MacDraft Interior Design

Interior Design with the 2D Home, Office, and Landscape Library

Top/left/right/front/back quintuplets

Objects arranged into groups of top/left/right/front/back quintuplets give a near-3D perspective on a room that trumps either 2D floor plans or 2D side views (“elevations”) because one gets a feel for BOTH top view and side view perspectives on a floor plan simultaneously. We call it “two and a half D” because it uses objects that show perspective. About half the folders that come with the 2D Home, Office, and Landscape Library are comprised of these quintuplet-grouped “two and a half D” objects. ALL names of folders with these types of objects begin with the word “interiors.”

Keep in mind that if you want the best and most elegant 3D rendering of a room or house plan, you need to get our Interiors program, and if you do you will get FREE, with our compliments, the FREE 3D Home and Office Library which has 1718 true 3D objects.

However, if you’re not inclined to purchase Interiors at this time, you’ll find that the combination of MacDraft (OS X) and the 2D Home, Office, and Landscape Library together will be the next best thing. This is not to say that you necessarily need more than just MacDraft and our 2D library to create great floor plans—you don’t. But some people visualize living space best with either 3D or “two and a half D” because they use objects that show perspective.

The 3 major folders in the 2D Home, Office, and Landscape Library are Samples, Templates, and Objects—this latter has 42 object libraries in it. In MacDraft, use Import Picture on the File menu to check out “sample 1.png” and “sample 1 top.png” too. Both are in Samples. Note that for each top view object in “sample 1 top.png” you can substitute a front, back, left or right view when creating a “2 and a half D” rendering of the top view’s plan.


sample 1 top.png
sample 1 top.png

sample 1.png
sample 1.png

To create any “2 and a half D” view, simply use our templates to get started. In the Template folder, find “template2 for 2 and a half D.md60” which is a MacDraft file you open with Open in the File menu. For your convenience, we’ve put a sample of the way to use this template lower down on the page. It’s an image, which you may delete as soon as you get the idea. Use this template for creating any “2 and a half D” perspective view and save it as a MacDraft and/or image file. And check out “template for 2 and a half D.png” if you want the perspective lines as an image.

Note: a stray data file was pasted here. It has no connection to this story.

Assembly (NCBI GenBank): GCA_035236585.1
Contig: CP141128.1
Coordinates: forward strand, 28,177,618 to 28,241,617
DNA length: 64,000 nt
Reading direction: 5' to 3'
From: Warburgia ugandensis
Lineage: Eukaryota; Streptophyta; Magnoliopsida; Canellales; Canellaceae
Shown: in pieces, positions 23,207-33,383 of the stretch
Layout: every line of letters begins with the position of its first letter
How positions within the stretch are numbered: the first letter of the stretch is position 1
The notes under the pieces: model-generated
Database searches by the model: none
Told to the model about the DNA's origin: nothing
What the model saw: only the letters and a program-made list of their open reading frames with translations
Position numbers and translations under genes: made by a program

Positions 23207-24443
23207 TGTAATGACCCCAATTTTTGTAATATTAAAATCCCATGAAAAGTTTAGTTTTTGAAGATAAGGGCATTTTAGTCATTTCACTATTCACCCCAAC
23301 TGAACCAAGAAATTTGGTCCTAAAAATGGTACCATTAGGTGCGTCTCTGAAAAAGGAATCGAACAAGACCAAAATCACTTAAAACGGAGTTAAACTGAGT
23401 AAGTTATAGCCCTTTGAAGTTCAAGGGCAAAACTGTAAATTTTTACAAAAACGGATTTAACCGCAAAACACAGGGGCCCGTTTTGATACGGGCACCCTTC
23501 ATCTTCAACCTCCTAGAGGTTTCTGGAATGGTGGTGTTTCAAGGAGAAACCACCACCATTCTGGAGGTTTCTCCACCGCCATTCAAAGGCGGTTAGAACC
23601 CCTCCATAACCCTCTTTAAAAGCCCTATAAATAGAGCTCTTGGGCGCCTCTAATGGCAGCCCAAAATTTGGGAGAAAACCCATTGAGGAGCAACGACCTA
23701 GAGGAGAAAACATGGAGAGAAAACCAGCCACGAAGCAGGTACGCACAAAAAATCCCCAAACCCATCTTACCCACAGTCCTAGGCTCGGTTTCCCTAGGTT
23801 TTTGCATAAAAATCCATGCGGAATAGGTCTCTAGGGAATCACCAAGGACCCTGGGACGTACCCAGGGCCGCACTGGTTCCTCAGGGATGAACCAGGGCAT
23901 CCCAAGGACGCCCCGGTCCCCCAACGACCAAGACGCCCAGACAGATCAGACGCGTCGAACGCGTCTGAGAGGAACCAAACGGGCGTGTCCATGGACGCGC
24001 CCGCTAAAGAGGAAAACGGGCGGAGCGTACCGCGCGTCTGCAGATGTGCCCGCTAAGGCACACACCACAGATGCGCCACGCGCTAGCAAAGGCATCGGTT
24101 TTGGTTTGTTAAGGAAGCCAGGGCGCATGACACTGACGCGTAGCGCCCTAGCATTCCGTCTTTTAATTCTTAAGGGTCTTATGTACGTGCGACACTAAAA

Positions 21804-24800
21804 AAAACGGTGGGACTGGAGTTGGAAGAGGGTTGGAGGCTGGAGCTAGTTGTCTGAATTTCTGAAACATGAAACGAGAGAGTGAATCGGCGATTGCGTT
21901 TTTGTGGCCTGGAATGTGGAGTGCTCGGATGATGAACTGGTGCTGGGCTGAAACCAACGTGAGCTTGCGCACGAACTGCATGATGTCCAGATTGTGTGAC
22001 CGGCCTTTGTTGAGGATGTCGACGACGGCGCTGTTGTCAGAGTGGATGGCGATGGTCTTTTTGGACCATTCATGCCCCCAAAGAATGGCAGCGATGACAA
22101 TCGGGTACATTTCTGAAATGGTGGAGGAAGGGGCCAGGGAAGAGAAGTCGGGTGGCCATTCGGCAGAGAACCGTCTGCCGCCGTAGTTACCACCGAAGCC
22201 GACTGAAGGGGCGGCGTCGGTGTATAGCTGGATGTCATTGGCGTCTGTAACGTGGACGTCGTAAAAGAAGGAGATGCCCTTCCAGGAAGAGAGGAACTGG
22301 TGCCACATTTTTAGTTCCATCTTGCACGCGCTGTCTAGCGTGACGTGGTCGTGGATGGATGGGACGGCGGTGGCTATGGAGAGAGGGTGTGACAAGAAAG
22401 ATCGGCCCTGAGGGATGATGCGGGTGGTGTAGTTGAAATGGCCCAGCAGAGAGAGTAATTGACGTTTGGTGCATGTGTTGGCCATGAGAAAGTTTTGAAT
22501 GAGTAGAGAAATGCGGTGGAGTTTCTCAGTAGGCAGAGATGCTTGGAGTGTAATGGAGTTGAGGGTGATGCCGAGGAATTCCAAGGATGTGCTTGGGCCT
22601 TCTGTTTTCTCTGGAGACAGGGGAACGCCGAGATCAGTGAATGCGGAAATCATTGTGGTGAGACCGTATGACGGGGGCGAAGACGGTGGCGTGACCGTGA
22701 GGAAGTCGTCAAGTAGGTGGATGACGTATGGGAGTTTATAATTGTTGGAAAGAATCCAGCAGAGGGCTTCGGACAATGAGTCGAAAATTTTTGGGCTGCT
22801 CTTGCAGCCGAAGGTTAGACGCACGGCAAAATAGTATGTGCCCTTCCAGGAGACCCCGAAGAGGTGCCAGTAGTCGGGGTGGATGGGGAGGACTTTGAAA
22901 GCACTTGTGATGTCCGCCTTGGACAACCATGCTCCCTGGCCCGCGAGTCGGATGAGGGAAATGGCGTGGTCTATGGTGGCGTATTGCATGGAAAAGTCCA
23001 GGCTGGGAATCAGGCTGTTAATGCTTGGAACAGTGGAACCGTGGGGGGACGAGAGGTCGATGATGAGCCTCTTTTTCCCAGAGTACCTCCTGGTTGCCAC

template2 for 2 and a half D.md60
template2 for 2 and a half D.md60

Next, import the image “template sample.png”. Notice that when we load objects nearer the front/bottom of the room, we must grab their corner handles and drag them to enlarge them to keep true perspective. Note the perspective rectangle between the shelf and the couch. We consider a room that goes from the back wall to this central perspective rectangle to be a SMALL room and a room that uses both the front area with the couches and the back area with the shelves to be a BIG room.

template sample.png
template sample.png

Finally, you may edit the ceiling height and back wall width of the “template2 for 2 and a half D.md60” template by dragging the template’s back wall rectangle in MacDraft—this is how you make the room taller/shorter or wider/narrower. Make sure to keep the diagonal perspective lines at the angle they’re at now when you edit them. In other words, make the perspective lines extending from the edited room corners parallel to the current ones after you edit the back wall and move these diagonal lines.

Check out the rest of the sample pictures in the SAMPLES folder.


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